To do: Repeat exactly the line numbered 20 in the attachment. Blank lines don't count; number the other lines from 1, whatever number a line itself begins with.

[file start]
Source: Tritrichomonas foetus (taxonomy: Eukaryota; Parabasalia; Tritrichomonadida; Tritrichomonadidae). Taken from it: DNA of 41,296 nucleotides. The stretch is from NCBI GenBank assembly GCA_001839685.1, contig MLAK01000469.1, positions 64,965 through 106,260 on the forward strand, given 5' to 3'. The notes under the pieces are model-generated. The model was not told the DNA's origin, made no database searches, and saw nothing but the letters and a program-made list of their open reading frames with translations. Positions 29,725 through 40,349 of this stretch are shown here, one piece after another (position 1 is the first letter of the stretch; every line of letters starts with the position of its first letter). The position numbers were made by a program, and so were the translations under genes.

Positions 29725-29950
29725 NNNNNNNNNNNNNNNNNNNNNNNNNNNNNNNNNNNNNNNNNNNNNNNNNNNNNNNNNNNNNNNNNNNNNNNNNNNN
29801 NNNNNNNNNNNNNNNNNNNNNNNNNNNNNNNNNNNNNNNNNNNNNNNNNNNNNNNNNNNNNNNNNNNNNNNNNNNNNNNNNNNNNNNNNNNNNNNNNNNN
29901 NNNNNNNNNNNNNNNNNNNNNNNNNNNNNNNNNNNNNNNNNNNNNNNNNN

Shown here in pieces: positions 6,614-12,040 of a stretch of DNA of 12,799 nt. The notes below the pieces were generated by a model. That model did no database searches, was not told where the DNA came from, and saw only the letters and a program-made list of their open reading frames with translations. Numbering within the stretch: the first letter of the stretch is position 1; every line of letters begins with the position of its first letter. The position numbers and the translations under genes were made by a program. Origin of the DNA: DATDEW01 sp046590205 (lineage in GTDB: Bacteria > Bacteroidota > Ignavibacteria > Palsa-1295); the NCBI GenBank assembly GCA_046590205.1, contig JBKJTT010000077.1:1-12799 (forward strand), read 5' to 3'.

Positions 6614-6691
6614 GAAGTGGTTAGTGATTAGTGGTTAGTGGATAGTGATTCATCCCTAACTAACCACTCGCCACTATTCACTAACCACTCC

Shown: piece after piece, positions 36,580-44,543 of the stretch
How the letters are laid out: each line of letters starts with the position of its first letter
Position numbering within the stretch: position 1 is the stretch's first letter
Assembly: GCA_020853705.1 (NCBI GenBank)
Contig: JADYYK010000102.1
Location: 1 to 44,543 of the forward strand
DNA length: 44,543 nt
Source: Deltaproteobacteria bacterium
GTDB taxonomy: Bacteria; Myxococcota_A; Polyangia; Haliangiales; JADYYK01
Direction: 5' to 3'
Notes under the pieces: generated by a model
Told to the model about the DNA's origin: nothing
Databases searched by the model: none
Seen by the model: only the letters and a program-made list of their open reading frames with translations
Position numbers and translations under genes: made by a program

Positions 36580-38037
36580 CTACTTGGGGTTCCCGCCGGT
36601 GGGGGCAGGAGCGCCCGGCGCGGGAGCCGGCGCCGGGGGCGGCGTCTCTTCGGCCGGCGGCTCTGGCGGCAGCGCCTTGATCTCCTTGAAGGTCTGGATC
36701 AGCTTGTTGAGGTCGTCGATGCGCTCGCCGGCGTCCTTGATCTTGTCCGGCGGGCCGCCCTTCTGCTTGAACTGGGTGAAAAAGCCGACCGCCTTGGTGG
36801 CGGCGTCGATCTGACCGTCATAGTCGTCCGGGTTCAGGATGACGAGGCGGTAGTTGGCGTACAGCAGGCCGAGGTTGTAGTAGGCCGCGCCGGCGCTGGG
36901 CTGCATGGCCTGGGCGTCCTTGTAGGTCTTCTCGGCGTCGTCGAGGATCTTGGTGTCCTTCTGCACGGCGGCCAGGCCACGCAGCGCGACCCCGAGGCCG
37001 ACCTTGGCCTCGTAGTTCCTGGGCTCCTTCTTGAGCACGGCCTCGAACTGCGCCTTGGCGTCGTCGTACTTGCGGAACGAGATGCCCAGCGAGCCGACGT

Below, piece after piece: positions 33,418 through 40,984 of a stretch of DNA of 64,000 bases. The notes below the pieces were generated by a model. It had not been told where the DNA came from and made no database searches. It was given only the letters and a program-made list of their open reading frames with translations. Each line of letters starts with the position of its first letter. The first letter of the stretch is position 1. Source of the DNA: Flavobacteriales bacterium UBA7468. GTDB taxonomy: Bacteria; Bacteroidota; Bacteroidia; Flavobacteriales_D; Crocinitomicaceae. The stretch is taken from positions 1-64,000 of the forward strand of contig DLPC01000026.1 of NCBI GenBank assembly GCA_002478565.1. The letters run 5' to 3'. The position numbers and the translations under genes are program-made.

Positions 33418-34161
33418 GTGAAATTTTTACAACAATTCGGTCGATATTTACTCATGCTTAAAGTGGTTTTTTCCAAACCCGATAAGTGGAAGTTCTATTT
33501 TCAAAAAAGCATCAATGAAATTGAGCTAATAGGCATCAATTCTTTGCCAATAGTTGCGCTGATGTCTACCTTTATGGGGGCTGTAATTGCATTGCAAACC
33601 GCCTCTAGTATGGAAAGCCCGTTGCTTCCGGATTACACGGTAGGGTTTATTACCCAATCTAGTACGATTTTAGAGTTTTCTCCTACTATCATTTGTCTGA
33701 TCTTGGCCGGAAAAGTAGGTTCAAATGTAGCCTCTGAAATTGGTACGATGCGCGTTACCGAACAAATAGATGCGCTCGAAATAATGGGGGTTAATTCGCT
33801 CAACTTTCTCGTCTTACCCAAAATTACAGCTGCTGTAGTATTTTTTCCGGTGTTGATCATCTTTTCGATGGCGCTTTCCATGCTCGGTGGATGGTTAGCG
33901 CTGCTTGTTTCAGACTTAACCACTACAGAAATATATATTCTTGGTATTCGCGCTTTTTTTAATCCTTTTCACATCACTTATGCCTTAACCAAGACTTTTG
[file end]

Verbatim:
Told to the model about the DNA's origin: nothing